An Easter without dyed Easter eggs wouldn't be much fun at all. And why waste money on artificial Easter egg dye, especially when you've already grow your own natural Easter grass and made a basket from recycled containers?
|Natural egg dye is easy to make using berries, vegetables, and spices, and you can create just about any color you want, from pastels to deep hues. The results vary from batch to batch, which adds to the fun in my book. In some cases you can have your dye and eat it, too! We will be having pickled red cabbage some night soon, with mashed berries over ice cream for desert. Even if you don't eat the dye leftovers, you can toss them in the compost pile.|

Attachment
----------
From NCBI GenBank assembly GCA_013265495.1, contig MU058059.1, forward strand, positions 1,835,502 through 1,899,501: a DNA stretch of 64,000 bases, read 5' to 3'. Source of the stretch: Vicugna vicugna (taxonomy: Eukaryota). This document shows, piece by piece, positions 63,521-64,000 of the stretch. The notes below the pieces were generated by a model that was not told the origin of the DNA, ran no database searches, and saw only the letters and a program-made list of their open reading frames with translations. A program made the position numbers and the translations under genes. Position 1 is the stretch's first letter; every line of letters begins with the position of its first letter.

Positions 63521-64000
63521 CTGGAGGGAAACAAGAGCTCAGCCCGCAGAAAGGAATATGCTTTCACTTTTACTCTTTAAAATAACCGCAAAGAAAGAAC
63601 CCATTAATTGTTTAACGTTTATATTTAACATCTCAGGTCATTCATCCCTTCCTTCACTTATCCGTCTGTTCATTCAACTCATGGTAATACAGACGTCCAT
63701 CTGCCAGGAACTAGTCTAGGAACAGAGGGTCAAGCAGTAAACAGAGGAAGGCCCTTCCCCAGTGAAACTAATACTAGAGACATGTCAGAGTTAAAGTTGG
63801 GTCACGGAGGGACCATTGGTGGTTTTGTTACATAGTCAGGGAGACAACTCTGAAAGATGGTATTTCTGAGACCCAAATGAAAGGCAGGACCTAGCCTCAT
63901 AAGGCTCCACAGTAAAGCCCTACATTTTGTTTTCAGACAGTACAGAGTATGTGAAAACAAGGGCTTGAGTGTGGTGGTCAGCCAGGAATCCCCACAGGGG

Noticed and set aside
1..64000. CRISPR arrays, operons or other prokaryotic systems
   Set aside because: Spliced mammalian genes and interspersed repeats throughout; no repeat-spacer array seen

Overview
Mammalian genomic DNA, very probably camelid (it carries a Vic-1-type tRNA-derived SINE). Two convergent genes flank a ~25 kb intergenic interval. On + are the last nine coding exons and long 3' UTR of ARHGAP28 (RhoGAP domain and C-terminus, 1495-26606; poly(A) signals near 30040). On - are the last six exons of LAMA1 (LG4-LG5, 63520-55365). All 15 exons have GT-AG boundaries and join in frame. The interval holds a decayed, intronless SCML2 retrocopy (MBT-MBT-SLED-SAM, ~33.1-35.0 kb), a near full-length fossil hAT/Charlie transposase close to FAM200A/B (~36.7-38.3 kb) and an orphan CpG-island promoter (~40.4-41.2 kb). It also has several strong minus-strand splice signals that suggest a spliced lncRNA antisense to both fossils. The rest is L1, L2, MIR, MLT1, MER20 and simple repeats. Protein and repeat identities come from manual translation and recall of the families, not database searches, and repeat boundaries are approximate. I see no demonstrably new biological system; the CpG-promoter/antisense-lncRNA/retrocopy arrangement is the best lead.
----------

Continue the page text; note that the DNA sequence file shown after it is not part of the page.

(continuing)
At our farm, eggs come in creams, browns, olive, and even pale blue-green—right from the chickens—so we usually enjoy those as is (you can dye non-white eggs if you enjoy the antiqued shades you will get). For clear, bright colors you’ll want to use white eggs. Store-bought eggs are ready to hard-boil as soon as you get them home, but if you buy eggs directly from a farmer, you'll need to wait until they're a week old. Fresher eggs haven't absorbed enough air to make an air pocket inside, and the result will be almost impossible to peel.